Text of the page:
• 5. ANATOMY OF A PROCESS You can think of each process as a little machine. It takes the inputs – information you use in your project – and turns them into outputs: documents, deliverables and decisions. The outputs help your projects come in on time, within budget, and with high quality. Every single process has inputs, tools and techniques that are used to do the work and outputs. MANAGING COST, QUALITY AND SCHEDULE Anytime your project changes, you will need to know how that change affects all three constraints which are Scope, Cost and Time.- Scope is the work you and your team have to do for the project.- Cost is the budget of the project. Your project will always have to stay within budget.- Time is the schedule of the project. When your project schedule runs late, you will sure blow your budget too. Note that anytime cost, scope, or time change, it will affect quality too. If you donot manage all three constraints at the same time, you risk stretching the Triple constraint in favor of just one constraint. Exercises Can you figure out the constraint that is causing the biggest headache for the project manager in each of these scenarios? 1. The project was running late, so the project manager decided to release it on time even though it was missing some of its features. What constraint is affected? 2. The company did not have enough money to invest in the project, so they had to draft people from other departments to work part time to get the job done. What constraint is affected? 3. The team wanted to add more testers to find defects, but the project manager overruled them. What constraint is affected? 4. About halfway through the project, the PM realized that the money was running out fasterthan expected. She went through the schedule to try to find ways to move up the deadline. What constraint is affected? 5. A construction project manager assumed that the weather would cooperation with the plans to complete the job, but thunderstorms have derailed the project. What constraint is affected? 6. The project manager did not take software license fees into account, which caused the budget to balloon out of control. What constraint is affected? 5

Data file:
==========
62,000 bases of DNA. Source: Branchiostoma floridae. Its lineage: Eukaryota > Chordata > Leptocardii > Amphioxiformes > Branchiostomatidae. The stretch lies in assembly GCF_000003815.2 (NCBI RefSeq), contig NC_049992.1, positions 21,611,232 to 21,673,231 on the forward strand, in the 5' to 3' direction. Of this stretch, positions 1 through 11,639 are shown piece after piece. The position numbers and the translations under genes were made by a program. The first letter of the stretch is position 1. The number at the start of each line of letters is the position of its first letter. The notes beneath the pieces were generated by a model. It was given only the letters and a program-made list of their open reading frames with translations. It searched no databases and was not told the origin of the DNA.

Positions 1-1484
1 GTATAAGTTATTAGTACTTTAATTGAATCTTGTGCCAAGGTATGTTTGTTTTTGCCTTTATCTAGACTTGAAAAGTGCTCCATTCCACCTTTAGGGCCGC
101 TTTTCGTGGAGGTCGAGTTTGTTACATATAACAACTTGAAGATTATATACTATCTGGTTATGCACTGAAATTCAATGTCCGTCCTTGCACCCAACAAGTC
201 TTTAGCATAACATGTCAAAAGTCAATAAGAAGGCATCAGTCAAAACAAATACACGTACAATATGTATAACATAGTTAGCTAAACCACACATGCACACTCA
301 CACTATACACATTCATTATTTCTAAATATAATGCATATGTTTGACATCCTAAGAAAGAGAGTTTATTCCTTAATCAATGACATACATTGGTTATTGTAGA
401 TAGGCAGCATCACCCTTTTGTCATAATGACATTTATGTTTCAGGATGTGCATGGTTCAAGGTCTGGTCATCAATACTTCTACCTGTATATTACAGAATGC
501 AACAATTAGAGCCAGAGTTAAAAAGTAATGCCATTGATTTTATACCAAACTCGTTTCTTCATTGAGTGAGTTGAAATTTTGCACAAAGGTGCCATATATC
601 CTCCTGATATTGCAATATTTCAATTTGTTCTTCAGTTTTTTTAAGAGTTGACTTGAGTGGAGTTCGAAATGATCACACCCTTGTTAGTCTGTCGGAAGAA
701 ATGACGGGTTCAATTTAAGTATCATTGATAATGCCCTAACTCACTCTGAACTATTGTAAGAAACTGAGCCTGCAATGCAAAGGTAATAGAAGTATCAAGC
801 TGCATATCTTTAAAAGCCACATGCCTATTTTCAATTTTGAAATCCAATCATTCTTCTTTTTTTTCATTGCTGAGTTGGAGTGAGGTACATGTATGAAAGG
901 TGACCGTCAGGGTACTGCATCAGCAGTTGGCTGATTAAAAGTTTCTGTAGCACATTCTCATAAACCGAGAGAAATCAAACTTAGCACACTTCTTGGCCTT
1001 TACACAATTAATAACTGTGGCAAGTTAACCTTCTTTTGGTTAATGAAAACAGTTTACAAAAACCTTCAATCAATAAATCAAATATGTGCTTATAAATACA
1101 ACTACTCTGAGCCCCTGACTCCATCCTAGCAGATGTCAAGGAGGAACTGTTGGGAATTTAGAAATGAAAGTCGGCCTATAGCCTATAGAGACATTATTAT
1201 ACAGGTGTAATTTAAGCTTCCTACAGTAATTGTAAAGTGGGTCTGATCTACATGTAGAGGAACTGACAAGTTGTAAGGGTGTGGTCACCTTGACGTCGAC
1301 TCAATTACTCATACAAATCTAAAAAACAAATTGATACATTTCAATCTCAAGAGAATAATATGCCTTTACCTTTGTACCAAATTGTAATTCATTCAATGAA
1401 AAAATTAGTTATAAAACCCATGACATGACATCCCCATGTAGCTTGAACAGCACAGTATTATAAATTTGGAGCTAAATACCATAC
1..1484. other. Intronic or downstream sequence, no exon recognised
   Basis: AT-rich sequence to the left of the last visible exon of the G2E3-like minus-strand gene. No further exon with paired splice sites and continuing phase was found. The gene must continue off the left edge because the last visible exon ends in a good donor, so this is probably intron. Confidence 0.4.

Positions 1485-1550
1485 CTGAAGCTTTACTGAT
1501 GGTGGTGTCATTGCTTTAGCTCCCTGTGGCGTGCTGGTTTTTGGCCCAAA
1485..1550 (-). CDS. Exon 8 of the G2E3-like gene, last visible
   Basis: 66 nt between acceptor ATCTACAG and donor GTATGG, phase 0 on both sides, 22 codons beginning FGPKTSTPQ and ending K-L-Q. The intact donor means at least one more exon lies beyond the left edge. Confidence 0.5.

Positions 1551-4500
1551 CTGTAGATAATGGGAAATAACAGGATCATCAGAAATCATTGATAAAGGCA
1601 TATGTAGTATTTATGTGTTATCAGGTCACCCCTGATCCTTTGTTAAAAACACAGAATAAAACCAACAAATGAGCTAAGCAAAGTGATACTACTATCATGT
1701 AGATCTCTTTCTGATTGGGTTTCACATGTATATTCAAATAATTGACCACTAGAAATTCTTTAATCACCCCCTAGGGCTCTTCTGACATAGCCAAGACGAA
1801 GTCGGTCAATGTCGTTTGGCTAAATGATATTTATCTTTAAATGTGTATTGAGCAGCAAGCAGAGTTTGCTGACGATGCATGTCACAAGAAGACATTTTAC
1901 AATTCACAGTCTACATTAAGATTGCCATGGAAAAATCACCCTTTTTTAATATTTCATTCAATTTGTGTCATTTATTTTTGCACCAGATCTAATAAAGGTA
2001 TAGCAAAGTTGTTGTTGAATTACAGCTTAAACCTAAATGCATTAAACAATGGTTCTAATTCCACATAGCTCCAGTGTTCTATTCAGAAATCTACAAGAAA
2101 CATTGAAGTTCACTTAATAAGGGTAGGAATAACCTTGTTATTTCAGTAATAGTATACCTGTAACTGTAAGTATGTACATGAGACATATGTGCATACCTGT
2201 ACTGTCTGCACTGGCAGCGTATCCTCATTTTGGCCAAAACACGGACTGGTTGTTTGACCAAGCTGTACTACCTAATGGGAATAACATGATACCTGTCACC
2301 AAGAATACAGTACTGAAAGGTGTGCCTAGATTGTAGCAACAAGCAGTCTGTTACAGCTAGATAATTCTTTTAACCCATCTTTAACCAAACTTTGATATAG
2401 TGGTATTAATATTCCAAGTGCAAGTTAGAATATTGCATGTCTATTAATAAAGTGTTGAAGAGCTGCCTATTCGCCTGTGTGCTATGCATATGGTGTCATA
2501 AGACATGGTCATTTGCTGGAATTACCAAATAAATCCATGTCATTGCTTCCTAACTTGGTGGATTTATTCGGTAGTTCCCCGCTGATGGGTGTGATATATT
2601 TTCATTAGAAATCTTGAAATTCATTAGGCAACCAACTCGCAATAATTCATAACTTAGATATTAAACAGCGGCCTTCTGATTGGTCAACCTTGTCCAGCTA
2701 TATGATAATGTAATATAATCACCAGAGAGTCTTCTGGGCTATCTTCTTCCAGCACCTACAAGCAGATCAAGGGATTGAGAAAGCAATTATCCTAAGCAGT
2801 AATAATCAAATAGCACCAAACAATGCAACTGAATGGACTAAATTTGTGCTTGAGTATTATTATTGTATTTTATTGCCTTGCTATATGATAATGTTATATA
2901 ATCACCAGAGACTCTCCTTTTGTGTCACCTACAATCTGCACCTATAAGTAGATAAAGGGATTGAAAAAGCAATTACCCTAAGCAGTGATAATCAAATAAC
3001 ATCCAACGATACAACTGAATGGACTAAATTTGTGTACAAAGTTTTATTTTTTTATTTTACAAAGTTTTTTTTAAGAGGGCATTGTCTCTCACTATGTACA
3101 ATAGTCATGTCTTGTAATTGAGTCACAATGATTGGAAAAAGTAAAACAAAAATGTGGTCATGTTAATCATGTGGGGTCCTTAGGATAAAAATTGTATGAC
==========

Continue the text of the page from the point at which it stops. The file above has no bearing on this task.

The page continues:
• 6. Answers 1. Scope –The PM stack to the original budget and schedule but released a product was not complete. That means the scope was affected. 2. Resources – Resources are people or materials that you need for your project and when you cut corners you end up draining them. 3. Quality – Any time you are talking about tests and defects you are talking about quality. 4. Time – There are lots of ways to change how long it will take to do your project but sometimes there simply no enough time. 5. Risk – Whenever you make assumptions about a project you are introducing risk 6. Cost – It is the project manager’s job to always look after the bottom line.STAKEHOLDER ANALYSISA stakeholder is anyone who is affected either positively or negatively by the cost, time, scope,resources, quality, or risks of your project.Stakeholders are impacted by your projectAnyone who will be affected by the outcome of your project is a stakeholder. It is usually easy tocome up with the first few people on the list of affected people. The sponsor who is paying forthe project, the team who is building it and the people in management who gave the project thegreen light are all good examples. However, it can get a bit tougher as your project gets going.You might start with that core group of people and find that the number keeps growing as timegoes on. As a PM, it is your job to find all of the stakeholders who are influential in your projectand keep them updated on where your project is going, making sure that their expectations aremanaged canbe the difference between your project succeeding and failing.Identify your stakeholdersOne of the first things you will do when you start a project is to figure out who your stakeholdersare and write down their goals and expectations. As your project progresses, you will find thatnew stakeholders are always popping up and you will need to make changes to your stakeholderregister to include them as you learn about them.Negative StakeholdersNot all of the people you are working with are rooting for your project to succeed. Sometimes,the people you are working with think that your project might bring negative consequences forthem. You need to know what is motivating all of your project stakeholders if you are going tounderstand the influence they will have over your project. 6